Native-CHART aims to improve control of blood pressure and other risk factors for cardiovascular disease in American Indians, Alaska Natives, Native Hawaiians, and Pacific Islanders with diagnosed hypertension. It comprises three community-based intervention projects and four supporting Cores.
Blood Pressure-Improving Control among Alaska Native People (BP-ICAN)
- Participants receive blood pressure monitors for home use.
- Handouts and text messages encourage heart-healthy choices.
- Participants learn how to talk with their care team about their heart health.
Chickasaw Healthy Eating Environments Research Study (CHEERS)
- Participants living in the Chickasaw Nation with uncontrolled blood pressure are eligible to participate in CHEERS.
- Participants receive a monthly delivery of boxes containing DASH-approved foods, recipe cards, and fresh checks to purchase fresh fruits and vegetables locally. In addition, their gym membership fees are waived.
- Participants are also given access to the “AYA Homeland Journey” app, which encourages walking. Steps taken are tracked by Fitbits provided for free to participants.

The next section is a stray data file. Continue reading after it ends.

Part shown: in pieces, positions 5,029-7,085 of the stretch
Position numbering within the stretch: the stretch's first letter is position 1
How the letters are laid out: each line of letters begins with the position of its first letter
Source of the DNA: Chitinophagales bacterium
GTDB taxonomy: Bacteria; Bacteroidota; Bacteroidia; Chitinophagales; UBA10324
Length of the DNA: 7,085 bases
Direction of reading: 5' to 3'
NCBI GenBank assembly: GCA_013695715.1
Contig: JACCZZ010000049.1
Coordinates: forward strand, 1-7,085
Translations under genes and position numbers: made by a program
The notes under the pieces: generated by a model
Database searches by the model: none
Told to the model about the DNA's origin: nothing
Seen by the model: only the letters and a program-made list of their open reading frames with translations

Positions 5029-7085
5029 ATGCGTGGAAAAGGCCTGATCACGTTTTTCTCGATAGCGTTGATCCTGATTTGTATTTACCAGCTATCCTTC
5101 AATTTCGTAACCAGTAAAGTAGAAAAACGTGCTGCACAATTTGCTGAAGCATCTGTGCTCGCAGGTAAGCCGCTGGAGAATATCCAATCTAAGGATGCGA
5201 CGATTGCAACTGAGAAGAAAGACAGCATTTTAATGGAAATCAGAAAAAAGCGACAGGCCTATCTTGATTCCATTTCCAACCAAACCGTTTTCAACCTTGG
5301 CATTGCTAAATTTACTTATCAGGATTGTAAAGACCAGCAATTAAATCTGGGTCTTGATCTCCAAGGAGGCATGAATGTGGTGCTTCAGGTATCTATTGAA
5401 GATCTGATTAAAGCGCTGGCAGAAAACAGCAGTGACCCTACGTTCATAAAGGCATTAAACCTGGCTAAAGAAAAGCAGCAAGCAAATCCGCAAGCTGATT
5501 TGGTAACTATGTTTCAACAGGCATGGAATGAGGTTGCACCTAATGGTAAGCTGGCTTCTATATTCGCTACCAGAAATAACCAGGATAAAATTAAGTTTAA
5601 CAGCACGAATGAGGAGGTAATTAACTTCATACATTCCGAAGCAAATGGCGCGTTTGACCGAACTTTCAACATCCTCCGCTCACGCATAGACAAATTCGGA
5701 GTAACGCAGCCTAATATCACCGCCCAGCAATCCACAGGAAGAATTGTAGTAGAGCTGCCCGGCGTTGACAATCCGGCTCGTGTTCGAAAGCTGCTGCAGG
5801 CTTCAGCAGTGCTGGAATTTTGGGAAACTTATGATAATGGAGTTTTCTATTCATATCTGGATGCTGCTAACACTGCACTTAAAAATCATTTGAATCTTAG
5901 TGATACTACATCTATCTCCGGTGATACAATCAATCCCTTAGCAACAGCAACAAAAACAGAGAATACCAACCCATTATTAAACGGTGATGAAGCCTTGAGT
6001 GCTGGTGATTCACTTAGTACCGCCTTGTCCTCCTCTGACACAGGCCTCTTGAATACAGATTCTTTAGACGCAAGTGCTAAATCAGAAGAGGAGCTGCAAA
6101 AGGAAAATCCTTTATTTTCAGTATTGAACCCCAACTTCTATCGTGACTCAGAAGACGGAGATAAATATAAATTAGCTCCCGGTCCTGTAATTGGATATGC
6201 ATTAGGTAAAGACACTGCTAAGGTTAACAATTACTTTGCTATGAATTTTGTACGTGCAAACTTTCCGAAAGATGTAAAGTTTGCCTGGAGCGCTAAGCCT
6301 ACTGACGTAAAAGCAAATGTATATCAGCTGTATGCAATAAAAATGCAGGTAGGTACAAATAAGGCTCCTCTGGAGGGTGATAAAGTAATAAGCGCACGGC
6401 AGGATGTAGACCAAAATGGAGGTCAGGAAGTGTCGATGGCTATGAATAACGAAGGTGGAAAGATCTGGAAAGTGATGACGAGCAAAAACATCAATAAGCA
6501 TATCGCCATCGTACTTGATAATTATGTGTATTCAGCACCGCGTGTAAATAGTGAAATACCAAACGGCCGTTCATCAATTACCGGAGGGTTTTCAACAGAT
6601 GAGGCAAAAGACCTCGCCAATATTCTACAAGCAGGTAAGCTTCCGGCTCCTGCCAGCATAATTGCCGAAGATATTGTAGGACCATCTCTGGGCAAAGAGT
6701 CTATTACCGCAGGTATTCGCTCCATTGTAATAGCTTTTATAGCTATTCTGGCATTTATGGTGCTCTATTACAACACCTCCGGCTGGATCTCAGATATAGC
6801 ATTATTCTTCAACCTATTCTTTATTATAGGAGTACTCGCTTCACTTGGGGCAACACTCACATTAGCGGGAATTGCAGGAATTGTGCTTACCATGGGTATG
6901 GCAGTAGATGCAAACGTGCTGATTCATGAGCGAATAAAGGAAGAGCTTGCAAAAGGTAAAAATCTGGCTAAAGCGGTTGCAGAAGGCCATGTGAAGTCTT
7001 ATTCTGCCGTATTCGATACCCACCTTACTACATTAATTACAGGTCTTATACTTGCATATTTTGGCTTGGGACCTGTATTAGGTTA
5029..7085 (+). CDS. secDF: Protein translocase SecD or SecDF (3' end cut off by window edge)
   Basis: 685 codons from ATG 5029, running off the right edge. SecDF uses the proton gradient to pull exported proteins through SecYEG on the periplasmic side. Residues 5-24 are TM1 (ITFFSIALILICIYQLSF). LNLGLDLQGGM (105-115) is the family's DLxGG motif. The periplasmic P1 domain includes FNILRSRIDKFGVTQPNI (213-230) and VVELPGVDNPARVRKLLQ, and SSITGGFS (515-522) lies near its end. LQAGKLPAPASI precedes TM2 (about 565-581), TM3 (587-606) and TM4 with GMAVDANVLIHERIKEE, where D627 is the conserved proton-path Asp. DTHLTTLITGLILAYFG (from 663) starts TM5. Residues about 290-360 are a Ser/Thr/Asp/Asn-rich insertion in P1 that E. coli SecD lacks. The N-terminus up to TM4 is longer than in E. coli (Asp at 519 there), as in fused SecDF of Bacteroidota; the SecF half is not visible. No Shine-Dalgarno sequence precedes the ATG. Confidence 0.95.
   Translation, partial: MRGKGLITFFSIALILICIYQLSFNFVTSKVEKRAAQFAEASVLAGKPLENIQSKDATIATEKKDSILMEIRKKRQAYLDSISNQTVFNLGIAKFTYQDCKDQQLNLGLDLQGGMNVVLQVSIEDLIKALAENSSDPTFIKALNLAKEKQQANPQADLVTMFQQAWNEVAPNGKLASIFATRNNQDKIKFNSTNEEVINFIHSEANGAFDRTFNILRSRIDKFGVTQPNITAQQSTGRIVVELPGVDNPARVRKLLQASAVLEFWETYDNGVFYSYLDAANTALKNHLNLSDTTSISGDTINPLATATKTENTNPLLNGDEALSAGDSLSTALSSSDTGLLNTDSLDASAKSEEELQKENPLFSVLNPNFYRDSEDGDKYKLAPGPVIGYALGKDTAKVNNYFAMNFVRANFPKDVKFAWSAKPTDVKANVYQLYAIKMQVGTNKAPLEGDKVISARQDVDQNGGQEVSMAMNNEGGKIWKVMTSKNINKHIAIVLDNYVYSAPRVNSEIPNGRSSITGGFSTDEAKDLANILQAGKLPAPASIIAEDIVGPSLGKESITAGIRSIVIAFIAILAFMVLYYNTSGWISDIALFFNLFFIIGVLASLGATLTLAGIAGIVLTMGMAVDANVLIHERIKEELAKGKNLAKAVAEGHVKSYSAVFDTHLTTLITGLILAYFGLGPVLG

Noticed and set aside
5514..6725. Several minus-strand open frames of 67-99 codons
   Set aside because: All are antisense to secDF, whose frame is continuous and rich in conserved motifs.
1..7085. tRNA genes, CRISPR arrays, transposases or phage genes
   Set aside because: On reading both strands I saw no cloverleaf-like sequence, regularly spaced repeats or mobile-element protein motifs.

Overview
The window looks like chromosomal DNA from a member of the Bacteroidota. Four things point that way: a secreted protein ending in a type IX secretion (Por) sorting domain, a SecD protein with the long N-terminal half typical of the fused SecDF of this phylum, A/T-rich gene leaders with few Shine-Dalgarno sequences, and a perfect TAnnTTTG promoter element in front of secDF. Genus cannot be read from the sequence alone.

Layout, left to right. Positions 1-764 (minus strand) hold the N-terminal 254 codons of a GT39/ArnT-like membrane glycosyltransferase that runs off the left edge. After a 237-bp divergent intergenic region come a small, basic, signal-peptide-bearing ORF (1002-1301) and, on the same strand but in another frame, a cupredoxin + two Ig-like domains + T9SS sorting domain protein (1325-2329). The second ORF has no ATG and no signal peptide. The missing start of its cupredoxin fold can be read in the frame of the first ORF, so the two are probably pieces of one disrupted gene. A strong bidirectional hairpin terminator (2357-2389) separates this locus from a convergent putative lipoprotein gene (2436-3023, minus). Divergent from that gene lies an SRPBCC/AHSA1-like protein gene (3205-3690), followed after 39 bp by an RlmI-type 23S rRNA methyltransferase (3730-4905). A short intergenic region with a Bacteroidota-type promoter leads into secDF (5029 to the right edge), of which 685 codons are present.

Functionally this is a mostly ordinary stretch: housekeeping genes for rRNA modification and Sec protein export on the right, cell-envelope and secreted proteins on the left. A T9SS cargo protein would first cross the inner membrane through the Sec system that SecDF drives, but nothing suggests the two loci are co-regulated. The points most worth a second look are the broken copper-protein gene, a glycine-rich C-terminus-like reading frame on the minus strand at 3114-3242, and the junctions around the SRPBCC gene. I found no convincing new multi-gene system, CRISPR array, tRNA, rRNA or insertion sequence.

Engaging Native Hawaiians & Pacific Islanders and Activating Communities to Take Steps (ENACTS)
- Educational classes emphasize heart-healthy eating, traditional Native Hawaiian/Pacific Islander foods, physical activity, and social support.
- Participants receive a weekly credit for groceries.
- A smartphone app tracks participants’ physical activity and food consumption.
- Community policy-level effort to increase the availability of heart-healthy choices.
American Indians, Alaska Natives, Native Hawaiians, and Pacific Islanders experience more risk factors for heart disease and related complications than other racial groups in the United States. But we have promising news. As researchers learn more about preventing and managing hypertension and other risk factors for heart disease and stroke, we improve our ability to help Native populations reduce their risk of these chronic illnesses. We strive to prevent hypertension, especially in our younger generations, by combining modern science and traditional community knowledge.
This work is supported by grant U54 MD011240 – funded by the National Institute on Minority Health and Health Disparities